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It has been a crazy week of ministry, I am sure you can relate. It was a week with both an extreme failure and an extreme victory; then sprinkled with a little bit of everything in between. As I reflect back over this week I can’t help but ask myself why I am in the position I am in. What is my motivation, what is my goal, and how do I define for myself what success is. Am I working to be the ‘perfect youth pastor’; or for something else?

The problem with the idea of ‘the perfect youth pastor’ is this, there is no such thing! That’s the problem, it’s just an idea, and everyone has their own opinion of what the perfect youth pastor is. Your senior pastor has their idea, each church lay leader has their idea, parents have another idea, each student could offer their opinion, and even the church janitor would give another view. As I think about all these different expectations and the effort and time it would take to even come close to meeting half of them, I am tempted to start writing my resignation letter instead of this article. And I haven’t even started to look at the expectations I have put on myself.

Wow, I am exhausted just writing about it, not to mention trying to live up to it. I realize though how easy it is to fall into this thinking. Just today in a matter of hours I went from dealing with parents crying because their student has entered quickly into the ‘I am 18 and ruining my life as fast as I can’ phase and asking me to fix it. To a few hours later sitting in Starbucks with a leadership student and helping them lead a friend to Christ they have been praying for for years. Youth ministry can be a crazy roller coaster ride of ups and downs. And if my goal is to hit my expectation, or someone else’s expectation of the perfect youth pastor, I want off of this ride sooner than later.

But, as I look at the greatest commandments and the great commission, I can see God’s expectation of what success is. God’s idea of success is having the five purposes fulfilled in my life and in other’s lives through the church. If I am pursuing the five purposes in my ministry, and not someone’s vague expectations, then suddenly success is clear. Success for me is being faithful to the call God has placed on my life. I can not make every student in our youth group make the right decision every time, I can not make someone open their life to God, I can not do any of these things. I can not claim the failure as mine, and I can not claim the victory as mine either. Only God can give someone salvation, only the student can make the decision for their life. As a youth worker, my job is to be a faithful servant of God, follow His leading, and then let Him work.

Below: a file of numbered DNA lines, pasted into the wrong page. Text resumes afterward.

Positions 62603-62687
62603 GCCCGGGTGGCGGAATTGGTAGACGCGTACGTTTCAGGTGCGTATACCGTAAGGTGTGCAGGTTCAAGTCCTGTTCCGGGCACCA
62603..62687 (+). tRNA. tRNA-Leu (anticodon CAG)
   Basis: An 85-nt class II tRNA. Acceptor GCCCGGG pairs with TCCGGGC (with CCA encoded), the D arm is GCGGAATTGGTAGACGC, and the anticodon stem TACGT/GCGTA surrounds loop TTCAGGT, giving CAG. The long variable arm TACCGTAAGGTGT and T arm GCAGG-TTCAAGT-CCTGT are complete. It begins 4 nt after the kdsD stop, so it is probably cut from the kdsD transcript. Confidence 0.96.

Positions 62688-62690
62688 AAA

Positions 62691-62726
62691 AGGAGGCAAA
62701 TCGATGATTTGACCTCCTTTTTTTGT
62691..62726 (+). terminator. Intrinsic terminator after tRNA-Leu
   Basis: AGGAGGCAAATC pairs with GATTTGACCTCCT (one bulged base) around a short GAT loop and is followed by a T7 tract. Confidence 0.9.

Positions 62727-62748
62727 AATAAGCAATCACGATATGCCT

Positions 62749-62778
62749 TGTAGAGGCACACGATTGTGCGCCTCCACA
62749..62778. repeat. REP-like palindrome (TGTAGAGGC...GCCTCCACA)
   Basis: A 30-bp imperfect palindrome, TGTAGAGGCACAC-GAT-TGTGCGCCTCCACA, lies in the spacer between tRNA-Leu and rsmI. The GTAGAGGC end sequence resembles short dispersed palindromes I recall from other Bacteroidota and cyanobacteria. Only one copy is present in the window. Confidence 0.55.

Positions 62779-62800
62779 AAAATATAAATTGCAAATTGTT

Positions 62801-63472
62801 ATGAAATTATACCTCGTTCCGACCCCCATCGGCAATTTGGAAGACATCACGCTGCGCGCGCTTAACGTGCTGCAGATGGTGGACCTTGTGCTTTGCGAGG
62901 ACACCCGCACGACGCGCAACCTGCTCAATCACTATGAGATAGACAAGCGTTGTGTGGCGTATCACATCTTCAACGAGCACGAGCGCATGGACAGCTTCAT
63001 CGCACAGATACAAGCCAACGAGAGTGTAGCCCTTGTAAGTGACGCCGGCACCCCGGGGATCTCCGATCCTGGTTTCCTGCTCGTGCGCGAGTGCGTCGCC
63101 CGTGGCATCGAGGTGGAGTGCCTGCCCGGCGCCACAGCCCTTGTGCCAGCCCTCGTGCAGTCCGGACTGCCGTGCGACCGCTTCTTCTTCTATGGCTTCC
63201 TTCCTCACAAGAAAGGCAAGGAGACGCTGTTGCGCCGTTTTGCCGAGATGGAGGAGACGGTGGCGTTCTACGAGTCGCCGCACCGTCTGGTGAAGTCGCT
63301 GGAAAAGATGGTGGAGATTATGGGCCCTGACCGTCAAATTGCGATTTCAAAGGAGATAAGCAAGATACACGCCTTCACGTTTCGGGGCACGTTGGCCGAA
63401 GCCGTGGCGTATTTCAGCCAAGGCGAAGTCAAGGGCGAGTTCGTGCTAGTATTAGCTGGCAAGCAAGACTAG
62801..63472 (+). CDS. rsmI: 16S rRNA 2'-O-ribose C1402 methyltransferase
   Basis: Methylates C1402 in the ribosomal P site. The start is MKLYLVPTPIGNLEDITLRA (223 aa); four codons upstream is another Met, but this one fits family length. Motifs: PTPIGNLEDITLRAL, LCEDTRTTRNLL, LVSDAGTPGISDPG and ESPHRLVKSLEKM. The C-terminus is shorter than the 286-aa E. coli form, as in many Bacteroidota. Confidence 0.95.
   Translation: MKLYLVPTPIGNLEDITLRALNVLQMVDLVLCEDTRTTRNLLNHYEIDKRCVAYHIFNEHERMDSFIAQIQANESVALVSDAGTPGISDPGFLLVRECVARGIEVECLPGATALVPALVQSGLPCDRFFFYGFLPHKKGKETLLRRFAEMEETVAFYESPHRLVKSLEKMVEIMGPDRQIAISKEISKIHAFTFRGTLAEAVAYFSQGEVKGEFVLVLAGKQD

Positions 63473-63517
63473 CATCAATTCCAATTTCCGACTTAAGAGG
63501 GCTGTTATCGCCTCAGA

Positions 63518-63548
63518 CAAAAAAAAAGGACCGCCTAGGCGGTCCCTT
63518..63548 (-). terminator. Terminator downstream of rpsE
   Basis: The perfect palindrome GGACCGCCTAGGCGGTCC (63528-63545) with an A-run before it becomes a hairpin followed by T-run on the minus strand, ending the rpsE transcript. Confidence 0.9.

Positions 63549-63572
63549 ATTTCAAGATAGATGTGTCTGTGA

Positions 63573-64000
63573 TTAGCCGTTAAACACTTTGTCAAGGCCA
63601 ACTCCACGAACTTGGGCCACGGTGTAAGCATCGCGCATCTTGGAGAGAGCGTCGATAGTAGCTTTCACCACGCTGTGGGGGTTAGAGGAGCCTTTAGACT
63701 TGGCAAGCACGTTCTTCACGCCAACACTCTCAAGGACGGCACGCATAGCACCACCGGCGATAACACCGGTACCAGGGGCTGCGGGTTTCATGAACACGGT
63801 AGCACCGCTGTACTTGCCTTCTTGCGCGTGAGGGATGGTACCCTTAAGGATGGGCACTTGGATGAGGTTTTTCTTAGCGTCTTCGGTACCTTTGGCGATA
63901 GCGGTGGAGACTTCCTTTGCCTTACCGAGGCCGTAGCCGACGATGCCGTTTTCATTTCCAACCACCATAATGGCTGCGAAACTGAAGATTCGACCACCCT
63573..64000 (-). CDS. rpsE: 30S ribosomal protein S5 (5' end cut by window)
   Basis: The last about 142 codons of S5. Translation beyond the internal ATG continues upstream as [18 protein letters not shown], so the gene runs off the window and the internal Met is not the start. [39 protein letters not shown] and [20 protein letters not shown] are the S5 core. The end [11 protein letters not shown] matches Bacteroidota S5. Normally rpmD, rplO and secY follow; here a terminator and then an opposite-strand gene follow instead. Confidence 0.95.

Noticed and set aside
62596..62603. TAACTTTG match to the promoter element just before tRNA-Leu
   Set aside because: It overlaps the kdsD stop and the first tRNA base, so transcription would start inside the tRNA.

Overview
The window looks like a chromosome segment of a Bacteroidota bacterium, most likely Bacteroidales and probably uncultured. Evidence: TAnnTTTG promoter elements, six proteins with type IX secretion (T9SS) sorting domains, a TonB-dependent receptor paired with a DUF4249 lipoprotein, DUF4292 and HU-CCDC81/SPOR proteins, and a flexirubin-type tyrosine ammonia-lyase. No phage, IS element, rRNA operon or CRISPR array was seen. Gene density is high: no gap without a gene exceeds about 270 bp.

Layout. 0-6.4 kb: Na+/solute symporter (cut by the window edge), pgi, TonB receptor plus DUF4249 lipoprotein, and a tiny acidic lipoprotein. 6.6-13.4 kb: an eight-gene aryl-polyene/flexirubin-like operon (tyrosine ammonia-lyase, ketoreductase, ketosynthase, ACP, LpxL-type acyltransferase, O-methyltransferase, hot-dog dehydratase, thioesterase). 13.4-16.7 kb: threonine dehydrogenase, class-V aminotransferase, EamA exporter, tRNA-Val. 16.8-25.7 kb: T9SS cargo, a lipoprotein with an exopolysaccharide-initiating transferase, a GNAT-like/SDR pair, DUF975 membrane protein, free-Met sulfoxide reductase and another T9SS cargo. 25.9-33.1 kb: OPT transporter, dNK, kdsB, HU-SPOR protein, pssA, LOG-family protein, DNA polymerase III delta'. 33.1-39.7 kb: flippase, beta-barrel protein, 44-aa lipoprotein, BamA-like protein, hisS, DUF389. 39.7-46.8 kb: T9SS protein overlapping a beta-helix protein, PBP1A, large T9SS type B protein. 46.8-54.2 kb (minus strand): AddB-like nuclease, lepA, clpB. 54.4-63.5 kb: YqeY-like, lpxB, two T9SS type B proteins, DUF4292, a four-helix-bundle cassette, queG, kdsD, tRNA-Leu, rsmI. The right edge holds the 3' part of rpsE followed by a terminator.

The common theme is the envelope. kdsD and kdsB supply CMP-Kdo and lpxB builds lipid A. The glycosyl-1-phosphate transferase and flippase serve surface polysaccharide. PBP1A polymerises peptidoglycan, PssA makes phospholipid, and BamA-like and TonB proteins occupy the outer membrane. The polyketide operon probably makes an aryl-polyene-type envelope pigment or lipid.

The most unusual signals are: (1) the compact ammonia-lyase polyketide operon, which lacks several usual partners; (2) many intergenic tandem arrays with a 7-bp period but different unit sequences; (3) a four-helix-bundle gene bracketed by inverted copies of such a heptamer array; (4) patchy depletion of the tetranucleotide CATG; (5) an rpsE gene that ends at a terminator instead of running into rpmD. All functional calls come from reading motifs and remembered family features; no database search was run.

2 Timothy 4:2 – 5 (NIV) Preach the Word; be prepared in season and out of season; correct, rebuke and encourage—with great patience and careful instruction. For the time will come when men will not put up with sound doctrine. Instead, to suit their own desires, they will gather around them a great number of teachers to say what their itching ears want to hear. They will turn their ears away from the truth and turn aside to myths. But you, keep your head in all situations, endure hardship, do the work of an evangelist, discharge all the duties of your ministry.

No matter how much the expectations of me change; God’s word, and the five purposes that come from it, remains constant. As long as I stay faithful to God, His purposes, and His calling on my life, I know I can meet His expectation of faithful servant, which is much easier to accomplish than perfect youth pastor!

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